Last update: August 10th, 2020 at 8:00 am
Heavy rains inundated northern California in mid-December 2002 and gave rise to extensive flooding. The above true color image (right) was acquired on December 18, 2002, by the Moderate Resolution Imaging Spectroradiometer (MODIS) aboard the Aqua satellite.
The image shows some of the worst of the flooding around the lakes and tributaries surrounding the Sacramento and Feather rivers north of San Francisco Bay. Normally only small sections of these rivers would be visible in the MODIS image (left, acquired December 2, 2002).
The heavy rains were caused by a series of North Pacific storms called extratropical lows. In many areas, rain totals exceeded 16 inches. The series of storms may be related to a moderate El Nino currently active across the equatorial Pacific Ocean.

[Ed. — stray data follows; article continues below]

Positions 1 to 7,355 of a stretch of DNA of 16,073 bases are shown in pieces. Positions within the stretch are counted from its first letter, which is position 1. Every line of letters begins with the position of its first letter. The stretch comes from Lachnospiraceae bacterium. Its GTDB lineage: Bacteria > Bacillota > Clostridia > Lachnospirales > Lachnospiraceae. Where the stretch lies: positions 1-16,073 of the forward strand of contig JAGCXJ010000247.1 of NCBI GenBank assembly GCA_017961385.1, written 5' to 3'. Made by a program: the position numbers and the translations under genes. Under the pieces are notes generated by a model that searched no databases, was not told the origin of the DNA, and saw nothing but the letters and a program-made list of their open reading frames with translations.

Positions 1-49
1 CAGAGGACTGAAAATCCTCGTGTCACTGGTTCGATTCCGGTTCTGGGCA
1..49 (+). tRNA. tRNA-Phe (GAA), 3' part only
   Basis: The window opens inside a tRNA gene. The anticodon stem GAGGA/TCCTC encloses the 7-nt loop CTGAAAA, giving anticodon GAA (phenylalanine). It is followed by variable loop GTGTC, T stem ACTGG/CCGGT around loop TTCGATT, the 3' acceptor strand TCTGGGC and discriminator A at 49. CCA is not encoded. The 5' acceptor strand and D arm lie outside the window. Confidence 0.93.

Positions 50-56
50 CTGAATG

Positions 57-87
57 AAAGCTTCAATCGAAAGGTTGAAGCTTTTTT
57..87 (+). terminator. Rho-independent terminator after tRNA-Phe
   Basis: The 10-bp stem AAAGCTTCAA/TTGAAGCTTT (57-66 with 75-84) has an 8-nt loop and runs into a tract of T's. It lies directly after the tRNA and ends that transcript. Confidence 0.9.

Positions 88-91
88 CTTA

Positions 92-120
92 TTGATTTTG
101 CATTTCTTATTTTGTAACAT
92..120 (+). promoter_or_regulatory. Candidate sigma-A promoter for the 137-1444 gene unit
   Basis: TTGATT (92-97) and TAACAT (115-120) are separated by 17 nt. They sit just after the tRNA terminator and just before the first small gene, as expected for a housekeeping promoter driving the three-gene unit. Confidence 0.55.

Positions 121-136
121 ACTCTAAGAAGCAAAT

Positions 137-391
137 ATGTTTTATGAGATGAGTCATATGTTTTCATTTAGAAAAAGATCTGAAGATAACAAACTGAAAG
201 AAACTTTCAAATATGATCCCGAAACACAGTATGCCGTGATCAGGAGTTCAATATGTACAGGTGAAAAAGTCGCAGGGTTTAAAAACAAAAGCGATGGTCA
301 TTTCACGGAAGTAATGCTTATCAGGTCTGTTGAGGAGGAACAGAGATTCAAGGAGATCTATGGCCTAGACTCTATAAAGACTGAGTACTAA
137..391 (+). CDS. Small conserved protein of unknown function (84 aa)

The town of Guerneville and some two dozen other communities are at risk of flooding from the Russian River north of San Francisco which hit flood stage Tuesday evening and was expected to peak Wednesday morning at more than 46 feet. That’s the highest point in nearly a quarter-century.
No major problems have been reported yet but authorities worry about impassable roads and the chance of mudslides in areas scarred by wildfires.
Flood watches and warnings also remain up throughout the San Francisco Bay Area.
In the Sierra Nevada, snow closed some 50 miles of Interstate 80 to the Nevada state line overnight.